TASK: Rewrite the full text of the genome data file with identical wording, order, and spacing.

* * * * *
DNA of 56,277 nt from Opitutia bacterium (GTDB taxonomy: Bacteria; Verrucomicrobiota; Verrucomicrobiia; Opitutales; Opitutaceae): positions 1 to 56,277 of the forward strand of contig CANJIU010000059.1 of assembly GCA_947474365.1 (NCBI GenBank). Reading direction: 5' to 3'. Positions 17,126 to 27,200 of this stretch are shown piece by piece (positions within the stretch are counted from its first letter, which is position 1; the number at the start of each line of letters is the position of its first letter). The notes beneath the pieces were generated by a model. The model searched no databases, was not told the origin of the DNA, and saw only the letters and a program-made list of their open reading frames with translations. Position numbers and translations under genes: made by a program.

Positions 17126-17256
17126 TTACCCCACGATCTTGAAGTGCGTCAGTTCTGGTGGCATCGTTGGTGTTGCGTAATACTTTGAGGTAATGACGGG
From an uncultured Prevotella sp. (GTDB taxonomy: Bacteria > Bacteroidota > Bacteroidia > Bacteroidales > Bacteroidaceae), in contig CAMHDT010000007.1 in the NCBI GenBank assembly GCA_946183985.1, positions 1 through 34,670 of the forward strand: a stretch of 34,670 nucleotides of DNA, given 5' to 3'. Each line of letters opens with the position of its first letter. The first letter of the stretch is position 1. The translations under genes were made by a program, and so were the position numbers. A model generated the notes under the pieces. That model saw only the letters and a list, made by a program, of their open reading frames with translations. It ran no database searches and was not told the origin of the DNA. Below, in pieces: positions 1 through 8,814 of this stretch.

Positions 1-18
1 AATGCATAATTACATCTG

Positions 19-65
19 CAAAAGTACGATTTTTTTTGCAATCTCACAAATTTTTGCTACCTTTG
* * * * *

DNA of 56,277 nt from Opitutia bacterium (GTDB taxonomy: Bacteria; Verrucomicrobiota; Verrucomicrobiia; Opitutales; Opitutaceae): positions 1 to 56,277 of the forward strand of contig CANJIU010000059.1 of assembly GCA_947474365.1 (NCBI GenBank). Reading direction: 5' to 3'. Positions 17,126 to 27,200 of this stretch are shown piece by piece (positions within the stretch are counted from its first letter, which is position 1; the number at the start of each line of letters is the position of its first letter). The notes beneath the pieces were generated by a model. The model searched no databases, was not told the origin of the DNA, and saw only the letters and a program-made list of their open reading frames with translations. Position numbers and translations under genes: made by a program.

Positions 17126-17256
17126 TTACCCCACGATCTTGAAGTGCGTCAGTTCTGGTGGCATCGTTGGTGTTGCGTAATACTTTGAGGTAATGACGGG
From an uncultured Prevotella sp. (GTDB taxonomy: Bacteria > Bacteroidota > Bacteroidia > Bacteroidales > Bacteroidaceae), in contig CAMHDT010000007.1 in the NCBI GenBank assembly GCA_946183985.1, positions 1 through 34,670 of the forward strand: a stretch of 34,670 nucleotides of DNA, given 5' to 3'. Each line of letters opens with the position of its first letter. The first letter of the stretch is position 1. The translations under genes were made by a program, and so were the position numbers. A model generated the notes under the pieces. That model saw only the letters and a list, made by a program, of their open reading frames with translations. It ran no database searches and was not told the origin of the DNA. Below, in pieces: positions 1 through 8,814 of this stretch.

Positions 1-18
1 AATGCATAATTACATCTG

Positions 19-65
19 CAAAAGTACGATTTTTTTTGCAATCTCACAAATTTTTGCTACCTTTG